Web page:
• the improvements in maximal voluntary contraction following spinal manipulation are likely attributed to the increased descending drive and/or modulation in afferents
  • spinal manipulation prevents fatigue
  • these results suggest that spinal manipulation may be indicated as part of the treatment for the patients who have lost tonus of their muscle and/or are recovering from muscle dysfunction such as stroke or orthopedic operations
  • these findings will also be of interest to athletes and perhaps the general public

 

Reference: Niazi IK, Türker KS, Flavel S, Kinget M, Duehr J, Haavik H. Changes in H-reflex and V-waves following spinal manipulation. Exp Brain Res. 2015 Apr;233(4):1165-73. doi: 10.1007/s00221-014-4193-5. Epub 2015 Jan 13. PubMed

 

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Is Chiropractic Useful For Dizziness and Balance?

42184199_sDizziness and imbalance are amongst the most common complaints in older people, and are a growing public health concern since they put older people at a significantly higher risk of falling. A recent study explored the role of chiropractic in the treatment of dizziness/balance disorders through analysis of data from the 2008 National Health Interview Survey (the only year that included a subset of questions about balance and dizziness).  Questions were asked about dizziness, balance and  accompanying health conditions as well as their perceived causes and effects of the dizziness or balance problem. The survey data queried whether people were helped by a variety of practitioners, including chiropractors.   Balance or dizziness problems were reported by 11% of all respondents.  The reported prevalence was 35% for those aged 65 or older.  The authors found that although a small proportion (4.2%) sought chiropractic care for balance and dizziness, those who did were very likely to report that it had helped (OR, 1.73). For those in whom the cause of their balance or dizziness problem was head or neck trauma, the odds ratio for perceiving that they had been helped by a chiropractor was 9.5, compared with OR 0.53 for medical physicians. For those respondents aged 65 years and older, and for those reporting the cause of their balance and dizziness were trauma or neurological or musculoskeletal issues, the OR was even higher (OR, 13.78).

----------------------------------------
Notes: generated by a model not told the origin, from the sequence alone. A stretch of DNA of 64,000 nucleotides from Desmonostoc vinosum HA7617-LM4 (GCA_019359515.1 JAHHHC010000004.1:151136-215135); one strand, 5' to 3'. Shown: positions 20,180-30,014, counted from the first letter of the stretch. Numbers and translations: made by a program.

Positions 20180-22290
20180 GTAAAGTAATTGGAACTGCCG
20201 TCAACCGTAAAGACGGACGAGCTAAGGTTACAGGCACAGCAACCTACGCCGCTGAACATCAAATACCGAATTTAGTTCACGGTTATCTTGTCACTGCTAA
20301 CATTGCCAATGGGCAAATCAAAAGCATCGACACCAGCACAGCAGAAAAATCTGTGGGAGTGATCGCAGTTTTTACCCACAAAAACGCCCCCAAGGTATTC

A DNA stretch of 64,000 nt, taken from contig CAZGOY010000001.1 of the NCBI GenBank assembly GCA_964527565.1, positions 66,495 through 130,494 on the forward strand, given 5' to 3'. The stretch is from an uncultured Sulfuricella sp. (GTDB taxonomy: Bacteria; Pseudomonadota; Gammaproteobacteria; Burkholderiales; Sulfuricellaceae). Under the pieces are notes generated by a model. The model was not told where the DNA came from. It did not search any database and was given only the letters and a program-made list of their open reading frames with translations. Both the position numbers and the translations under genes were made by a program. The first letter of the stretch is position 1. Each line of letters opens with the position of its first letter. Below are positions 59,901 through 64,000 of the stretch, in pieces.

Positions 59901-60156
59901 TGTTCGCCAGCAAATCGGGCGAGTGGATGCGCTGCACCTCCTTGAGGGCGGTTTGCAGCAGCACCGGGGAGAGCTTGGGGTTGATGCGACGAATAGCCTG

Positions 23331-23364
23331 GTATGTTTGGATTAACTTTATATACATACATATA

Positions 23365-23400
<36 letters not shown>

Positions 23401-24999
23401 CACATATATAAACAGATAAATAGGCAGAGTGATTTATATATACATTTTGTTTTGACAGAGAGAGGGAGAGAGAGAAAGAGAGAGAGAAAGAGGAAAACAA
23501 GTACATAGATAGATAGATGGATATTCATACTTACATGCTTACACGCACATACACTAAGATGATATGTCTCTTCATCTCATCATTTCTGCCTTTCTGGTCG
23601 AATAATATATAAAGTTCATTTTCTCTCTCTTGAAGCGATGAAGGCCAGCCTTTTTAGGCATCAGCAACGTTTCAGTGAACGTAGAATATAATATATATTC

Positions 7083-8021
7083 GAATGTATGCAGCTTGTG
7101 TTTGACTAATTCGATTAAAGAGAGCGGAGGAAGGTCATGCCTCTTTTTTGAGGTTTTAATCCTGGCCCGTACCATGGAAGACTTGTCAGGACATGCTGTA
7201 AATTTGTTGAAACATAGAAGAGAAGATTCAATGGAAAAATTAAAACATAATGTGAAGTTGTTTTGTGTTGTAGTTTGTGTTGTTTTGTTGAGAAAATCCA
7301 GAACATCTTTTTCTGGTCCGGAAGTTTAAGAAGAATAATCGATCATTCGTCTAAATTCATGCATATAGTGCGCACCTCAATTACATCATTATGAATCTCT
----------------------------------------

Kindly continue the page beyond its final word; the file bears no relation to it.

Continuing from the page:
Reference:
Ndetan H, Hawk C, Sekhon VK, Chiusano M. The Role of Chiropractic Care in the Treatment of Dizziness or Balance Disorders: Analysis of National Health Interview Survey Data. J Evid Based Complementary Altern Med. 2016 Apr;21(2):138-42. doi: 10.1177/2156587215604974. Epub 2015 Sep 11. PubMed PMID: 26362851.

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Chiropractic Has Lowest Total Costs for Low Back Problems in a Major Self-Insured Workforce

Low Back PainStatistics tell us that up to 84% of the general population will report low back pain (LBP) symptoms at some point during their lifetime.  This leads employers seeking to maximize the ratio of outcomes achieved relative to costs incurred (ie, value) for the investments that they are making in their employees. Previous research has found that patients receiving chiropractic care have been found to record lower associations of probability of disability recurrence than patients of physicians and physical therapists.  Given these findings, the authors of this newly published article sought to assess the cost outcomes of treatment approaches to care for back problems in a major self-insured workforce, using published guidelines to focus on low back pain. Results of the study were that care congruent with 10 of 11 guidelines was linked to lower total costs. Of the five patterns of care, complex medical management reported the highest guideline-incongruent use of imaging, surgeries, and medications and had the highest health care costs.  On the other hand, chiropractic reported the lowest rates of guideline-incongruent use of imaging, surgeries, and medications and had the lowest health care costs.

http://www.ncbi.nlm.nih.gov/pubmed/24854253